Apple's been working on bringing Siri fully into the living room for years, but there's a huge challenge involved in taking a personal assistant and making it communal.

Ritchie Ritchie Rene Ritchie has been covering Apple and the personal technology industry for almost a decade. Editorial director for Mobile Nations, analyst for iMore, video and podcast host, you can follow him on Snapchat, Instagram, or Twitter @reneritchie.

Mark Gurman and Ian King, writing for Bloomberg:

Besides serving as a controller for other smart-home devices, the speaker would theoretically be able to process many of the Siri commands available on the iPhone. For example, users may be able to ask the device to read e-mails, send text messages and Tweets, and stream content from Apple Music. Apple has also considered integrating mapping information into the speaker, another person said, potentially allowing the device to notify a user when it's time to leave the house for an appointment.

Here's the challenge, and why I think we haven't seen it all ship already: Who and authenticated how?

An iPhone is a personal device. So is an iPad, the way it's currently set up. An Apple Home hub, much like an Apple TV, would be a communal device. That's why Apple TV doesn't have many of these features already. Apple obviously has the technology, but there's a big philosophical question they believe needs answering before rolling it out.

On an iPhone, saying "Hey Siri, read my texts!" results in your texts being read. On an Apple TV or Home hub, saying "Hey Siri, read my texts!" results in whose texts being read... and to whom? Do you get to access to your parents' or children's' data? Your spouses or siblings? Your roommate or host?

Apple TV can already be logged into multiple Apple IDs, but tvOS hasn't made any of them available to Siri or even for messages or mail apps on the device. Because, privacy.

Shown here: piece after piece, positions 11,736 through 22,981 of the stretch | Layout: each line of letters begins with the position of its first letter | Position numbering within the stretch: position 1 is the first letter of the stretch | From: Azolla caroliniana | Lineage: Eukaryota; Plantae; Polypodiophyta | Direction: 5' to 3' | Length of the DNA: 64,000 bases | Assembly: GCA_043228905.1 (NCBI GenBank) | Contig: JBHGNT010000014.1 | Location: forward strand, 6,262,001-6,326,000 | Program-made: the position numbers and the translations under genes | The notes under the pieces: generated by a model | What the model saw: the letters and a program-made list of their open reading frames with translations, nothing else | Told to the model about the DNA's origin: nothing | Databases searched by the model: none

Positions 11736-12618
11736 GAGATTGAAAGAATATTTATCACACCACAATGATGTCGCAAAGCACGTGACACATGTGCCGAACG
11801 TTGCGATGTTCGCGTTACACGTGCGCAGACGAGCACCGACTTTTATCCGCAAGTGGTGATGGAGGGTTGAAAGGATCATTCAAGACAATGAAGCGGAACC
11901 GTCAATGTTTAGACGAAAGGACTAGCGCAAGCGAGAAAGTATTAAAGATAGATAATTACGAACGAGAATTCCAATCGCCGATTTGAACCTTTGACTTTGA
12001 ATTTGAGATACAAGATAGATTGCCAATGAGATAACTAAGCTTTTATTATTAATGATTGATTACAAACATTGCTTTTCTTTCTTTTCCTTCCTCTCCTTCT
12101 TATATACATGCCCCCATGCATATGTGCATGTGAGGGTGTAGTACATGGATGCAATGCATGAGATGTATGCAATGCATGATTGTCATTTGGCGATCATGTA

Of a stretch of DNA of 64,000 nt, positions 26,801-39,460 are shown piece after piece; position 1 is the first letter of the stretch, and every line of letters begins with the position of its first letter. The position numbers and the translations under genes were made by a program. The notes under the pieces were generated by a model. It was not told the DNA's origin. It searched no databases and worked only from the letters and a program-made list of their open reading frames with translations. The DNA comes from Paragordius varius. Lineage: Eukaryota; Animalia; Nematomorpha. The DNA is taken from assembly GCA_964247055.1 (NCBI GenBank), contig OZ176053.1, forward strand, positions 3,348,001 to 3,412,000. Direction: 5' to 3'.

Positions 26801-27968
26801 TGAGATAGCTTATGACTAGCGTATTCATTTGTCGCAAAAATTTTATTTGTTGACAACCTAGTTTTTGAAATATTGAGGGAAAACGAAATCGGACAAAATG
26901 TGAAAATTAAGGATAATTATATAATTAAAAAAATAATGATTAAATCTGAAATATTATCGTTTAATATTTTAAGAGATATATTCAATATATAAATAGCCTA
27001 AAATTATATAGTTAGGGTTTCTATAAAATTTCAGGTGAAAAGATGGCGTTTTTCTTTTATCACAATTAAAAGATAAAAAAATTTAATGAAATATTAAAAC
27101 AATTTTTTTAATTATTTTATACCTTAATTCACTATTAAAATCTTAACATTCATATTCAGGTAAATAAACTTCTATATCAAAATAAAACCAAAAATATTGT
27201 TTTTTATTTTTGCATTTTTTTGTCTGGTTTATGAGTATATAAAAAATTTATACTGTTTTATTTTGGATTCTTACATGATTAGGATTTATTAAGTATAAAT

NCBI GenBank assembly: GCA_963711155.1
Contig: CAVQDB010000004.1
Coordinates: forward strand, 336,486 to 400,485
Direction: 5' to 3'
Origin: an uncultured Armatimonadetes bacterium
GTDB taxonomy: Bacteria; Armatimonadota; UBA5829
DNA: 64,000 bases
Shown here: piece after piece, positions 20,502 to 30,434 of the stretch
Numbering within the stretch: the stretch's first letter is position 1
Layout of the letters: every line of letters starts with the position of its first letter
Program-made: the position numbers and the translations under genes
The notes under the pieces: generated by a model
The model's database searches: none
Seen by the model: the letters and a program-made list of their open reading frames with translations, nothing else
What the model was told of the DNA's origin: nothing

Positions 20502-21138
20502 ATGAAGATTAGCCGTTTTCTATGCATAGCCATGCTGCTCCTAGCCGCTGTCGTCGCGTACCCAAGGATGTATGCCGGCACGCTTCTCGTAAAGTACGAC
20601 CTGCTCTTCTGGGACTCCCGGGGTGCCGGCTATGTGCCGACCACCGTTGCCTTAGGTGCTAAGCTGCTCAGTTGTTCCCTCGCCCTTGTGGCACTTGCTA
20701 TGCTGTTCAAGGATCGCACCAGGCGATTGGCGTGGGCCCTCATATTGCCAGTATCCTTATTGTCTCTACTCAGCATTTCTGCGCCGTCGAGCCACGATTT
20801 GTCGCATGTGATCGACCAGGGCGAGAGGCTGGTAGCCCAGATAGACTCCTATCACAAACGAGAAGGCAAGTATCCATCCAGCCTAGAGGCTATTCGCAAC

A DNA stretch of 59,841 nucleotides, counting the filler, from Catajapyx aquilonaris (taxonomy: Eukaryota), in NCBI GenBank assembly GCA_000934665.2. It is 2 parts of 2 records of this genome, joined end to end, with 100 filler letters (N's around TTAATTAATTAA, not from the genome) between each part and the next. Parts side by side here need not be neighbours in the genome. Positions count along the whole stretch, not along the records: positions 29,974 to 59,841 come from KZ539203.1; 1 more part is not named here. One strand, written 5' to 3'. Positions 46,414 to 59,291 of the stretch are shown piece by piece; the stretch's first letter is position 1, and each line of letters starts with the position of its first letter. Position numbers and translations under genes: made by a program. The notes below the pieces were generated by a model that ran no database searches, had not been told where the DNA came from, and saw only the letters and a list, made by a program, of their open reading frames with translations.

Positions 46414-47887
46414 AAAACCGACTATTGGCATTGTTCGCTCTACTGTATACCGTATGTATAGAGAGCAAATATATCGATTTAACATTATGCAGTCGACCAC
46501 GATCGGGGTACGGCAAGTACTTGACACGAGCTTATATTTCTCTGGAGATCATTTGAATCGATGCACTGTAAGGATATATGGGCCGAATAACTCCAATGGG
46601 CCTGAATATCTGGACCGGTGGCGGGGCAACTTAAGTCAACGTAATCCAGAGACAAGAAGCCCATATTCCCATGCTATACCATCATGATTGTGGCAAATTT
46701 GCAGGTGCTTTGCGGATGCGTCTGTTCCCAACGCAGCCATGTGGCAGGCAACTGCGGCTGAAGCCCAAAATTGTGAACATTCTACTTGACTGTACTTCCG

Similar to the path Apple took with Siri apps, where they tried to go deep instead of broad, and ensure domains and intents could handle a robust set of languages and sentence structures, bringing full-on Siri to the Home requires a lot of care and consideration.

That's especially true given Apple's very public, very high-level stance on privacy. Always listening microphones and always watching cameras are amazing for beam forming and target locking, but have profound ramifications for privacy.

As does making Siri truly multi-user.

Voice ID and pass phrases, facial recognition and body analysis, and all sorts of other authentication systems work great in the movies, but in the real-world living room? Apple won't even let Siri on Apple TV unlock your door or open your garage right now because the Siri remote can't authenticate the request the way Touch ID or the heart-rate monitor on iPhone, iPad, or Apple Watch can.

More than whether or not Apple will extend Apple TV or AirPort Extreme, or release Apple Speakers or a standalone Apple Home hub, how the company solves for multi-user and privacy is going to be fascinating to watch.

And likely require a whole lot of that Apple "magic".